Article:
A copilot’s decision to enjoy a puff on his e-cigarette caused chaos during the flight and ended up costing him his job.
The incident happened last week during an Air China flight from Hong Kong to Dalian, a city about 300 miles east of Beijing, the South China Morning Post reported.
To prevent the e-cigarette’s vapor from reaching the cabin, the co-pilot thought it would be a good idea to switch off the ventilation fan. But he accidentally shut off the air-conditioning system instead.
The mistake caused oxygen levels in the cabin to drop, prompting an altitude warning that forced the Boeing 737 to embark on an emergency descent. The 153 passengers realized something was up when their oxygen masks dropped down from the ceiling. Meanwhile, the aircraft made a rapid descent from more than 32,000 feet to around 13,000 feet in less than nine minutes, according to CNN.
Once the crew managed to figure out what had happened, the plane later returned to its regular altitude and landed safely at its intended destination. The aircraft escaped any damage and there were no reports of injuries among passengers.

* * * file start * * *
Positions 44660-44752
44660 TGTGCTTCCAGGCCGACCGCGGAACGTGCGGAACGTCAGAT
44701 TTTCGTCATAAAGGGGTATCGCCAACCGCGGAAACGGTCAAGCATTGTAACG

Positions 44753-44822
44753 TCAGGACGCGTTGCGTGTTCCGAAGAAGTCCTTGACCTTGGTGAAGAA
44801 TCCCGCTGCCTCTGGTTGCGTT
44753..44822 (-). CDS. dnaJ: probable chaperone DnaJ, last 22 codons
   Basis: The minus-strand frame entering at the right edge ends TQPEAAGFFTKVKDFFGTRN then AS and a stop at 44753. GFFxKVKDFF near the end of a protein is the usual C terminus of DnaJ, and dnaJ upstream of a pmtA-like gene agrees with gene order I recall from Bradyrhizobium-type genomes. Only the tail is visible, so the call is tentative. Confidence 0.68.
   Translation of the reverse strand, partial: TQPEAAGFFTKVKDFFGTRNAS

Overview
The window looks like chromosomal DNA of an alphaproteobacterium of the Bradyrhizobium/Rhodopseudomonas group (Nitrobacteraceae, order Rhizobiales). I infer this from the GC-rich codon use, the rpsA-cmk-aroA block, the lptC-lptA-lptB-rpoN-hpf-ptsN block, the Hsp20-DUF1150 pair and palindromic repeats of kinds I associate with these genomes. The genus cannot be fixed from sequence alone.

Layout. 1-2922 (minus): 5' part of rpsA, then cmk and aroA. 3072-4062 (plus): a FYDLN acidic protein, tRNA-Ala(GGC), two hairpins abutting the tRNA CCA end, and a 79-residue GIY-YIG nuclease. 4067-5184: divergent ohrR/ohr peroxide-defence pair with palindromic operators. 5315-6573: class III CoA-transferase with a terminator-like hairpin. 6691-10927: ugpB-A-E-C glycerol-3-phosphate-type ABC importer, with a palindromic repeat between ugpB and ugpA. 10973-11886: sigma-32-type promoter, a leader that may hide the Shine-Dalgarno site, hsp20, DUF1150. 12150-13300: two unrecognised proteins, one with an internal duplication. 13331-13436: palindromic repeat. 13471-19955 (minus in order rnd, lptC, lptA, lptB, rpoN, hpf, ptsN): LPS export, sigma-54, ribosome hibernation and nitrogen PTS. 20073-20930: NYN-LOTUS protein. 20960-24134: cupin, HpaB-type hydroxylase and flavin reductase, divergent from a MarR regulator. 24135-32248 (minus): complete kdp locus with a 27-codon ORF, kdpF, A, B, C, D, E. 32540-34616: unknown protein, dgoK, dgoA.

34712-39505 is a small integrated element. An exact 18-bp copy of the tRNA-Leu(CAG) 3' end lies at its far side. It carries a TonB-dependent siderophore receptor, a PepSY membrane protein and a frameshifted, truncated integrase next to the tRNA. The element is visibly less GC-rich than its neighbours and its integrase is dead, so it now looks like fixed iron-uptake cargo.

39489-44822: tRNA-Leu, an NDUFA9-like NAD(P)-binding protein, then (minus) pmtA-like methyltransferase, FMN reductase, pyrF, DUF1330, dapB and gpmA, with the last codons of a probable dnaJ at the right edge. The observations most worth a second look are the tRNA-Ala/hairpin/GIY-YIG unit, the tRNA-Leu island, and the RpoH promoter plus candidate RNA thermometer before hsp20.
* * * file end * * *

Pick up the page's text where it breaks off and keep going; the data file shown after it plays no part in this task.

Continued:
After the plane landed in Dalian, passenger Hoby Sun told CNN, “We didn’t know what was going on, nor did the flight attendants, it seemed,” adding, “I’m not physically hurt, but the psychological impact lingers. When I close my eyes, I see the oxygen masks dangling in front of me.”
Air China said in a statement that after conducting an internal investigation, it had decided to terminate the contracts of both the copilot and the captain of the aircraft. It also promised to put measures in place to prevent such an incident from happening again.
The airline also recommended that the Civil Aviation Administration of China (CAAC) revoke the pilots’ licenses once it had finished its own investigation into the matter. The CAAC is now examining the aircraft’s flight data recorder and voice data recorder to piece together everything that happened during the chaotic flight.
Chinese aviation regulators banned the use of e-cigarettes on passenger planes in 2006. But it seems that Air China’s copilot thought he could get away with a sneaky puff on his device during the flight from Hong Kong to Dalian.
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